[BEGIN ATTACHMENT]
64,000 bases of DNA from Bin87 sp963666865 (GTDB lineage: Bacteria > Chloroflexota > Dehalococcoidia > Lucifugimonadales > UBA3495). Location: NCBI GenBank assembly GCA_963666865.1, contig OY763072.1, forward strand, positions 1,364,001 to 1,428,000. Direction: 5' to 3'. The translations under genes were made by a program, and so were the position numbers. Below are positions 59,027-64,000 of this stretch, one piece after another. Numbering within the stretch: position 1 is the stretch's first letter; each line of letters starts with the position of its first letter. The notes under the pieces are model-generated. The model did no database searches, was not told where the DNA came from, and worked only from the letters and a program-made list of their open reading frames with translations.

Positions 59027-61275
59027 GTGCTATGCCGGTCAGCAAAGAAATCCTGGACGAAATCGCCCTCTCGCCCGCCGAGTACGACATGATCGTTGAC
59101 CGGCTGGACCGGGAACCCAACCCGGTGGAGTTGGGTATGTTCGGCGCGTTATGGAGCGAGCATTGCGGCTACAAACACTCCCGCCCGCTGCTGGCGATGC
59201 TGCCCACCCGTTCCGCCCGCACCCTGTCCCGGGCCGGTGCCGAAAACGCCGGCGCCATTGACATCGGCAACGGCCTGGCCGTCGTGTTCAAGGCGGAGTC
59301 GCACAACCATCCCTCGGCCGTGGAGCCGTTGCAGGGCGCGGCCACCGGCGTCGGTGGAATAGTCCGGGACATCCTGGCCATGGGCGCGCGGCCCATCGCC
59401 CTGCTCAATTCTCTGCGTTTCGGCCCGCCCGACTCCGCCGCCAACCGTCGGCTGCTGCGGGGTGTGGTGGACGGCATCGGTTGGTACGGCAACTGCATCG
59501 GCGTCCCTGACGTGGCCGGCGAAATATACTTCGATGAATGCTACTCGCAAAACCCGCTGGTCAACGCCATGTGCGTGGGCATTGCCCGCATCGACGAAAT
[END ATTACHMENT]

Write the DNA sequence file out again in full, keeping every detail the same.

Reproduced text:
64,000 bases of DNA from Bin87 sp963666865 (GTDB lineage: Bacteria > Chloroflexota > Dehalococcoidia > Lucifugimonadales > UBA3495). Location: NCBI GenBank assembly GCA_963666865.1, contig OY763072.1, forward strand, positions 1,364,001 to 1,428,000. Direction: 5' to 3'. The translations under genes were made by a program, and so were the position numbers. Below are positions 59,027-64,000 of this stretch, one piece after another. Numbering within the stretch: position 1 is the stretch's first letter; each line of letters starts with the position of its first letter. The notes under the pieces are model-generated. The model did no database searches, was not told where the DNA came from, and worked only from the letters and a program-made list of their open reading frames with translations.

Positions 59027-61275
59027 GTGCTATGCCGGTCAGCAAAGAAATCCTGGACGAAATCGCCCTCTCGCCCGCCGAGTACGACATGATCGTTGAC
59101 CGGCTGGACCGGGAACCCAACCCGGTGGAGTTGGGTATGTTCGGCGCGTTATGGAGCGAGCATTGCGGCTACAAACACTCCCGCCCGCTGCTGGCGATGC
59201 TGCCCACCCGTTCCGCCCGCACCCTGTCCCGGGCCGGTGCCGAAAACGCCGGCGCCATTGACATCGGCAACGGCCTGGCCGTCGTGTTCAAGGCGGAGTC
59301 GCACAACCATCCCTCGGCCGTGGAGCCGTTGCAGGGCGCGGCCACCGGCGTCGGTGGAATAGTCCGGGACATCCTGGCCATGGGCGCGCGGCCCATCGCC
59401 CTGCTCAATTCTCTGCGTTTCGGCCCGCCCGACTCCGCCGCCAACCGTCGGCTGCTGCGGGGTGTGGTGGACGGCATCGGTTGGTACGGCAACTGCATCG
59501 GCGTCCCTGACGTGGCCGGCGAAATATACTTCGATGAATGCTACTCGCAAAACCCGCTGGTCAACGCCATGTGCGTGGGCATTGCCCGCATCGACGAAAT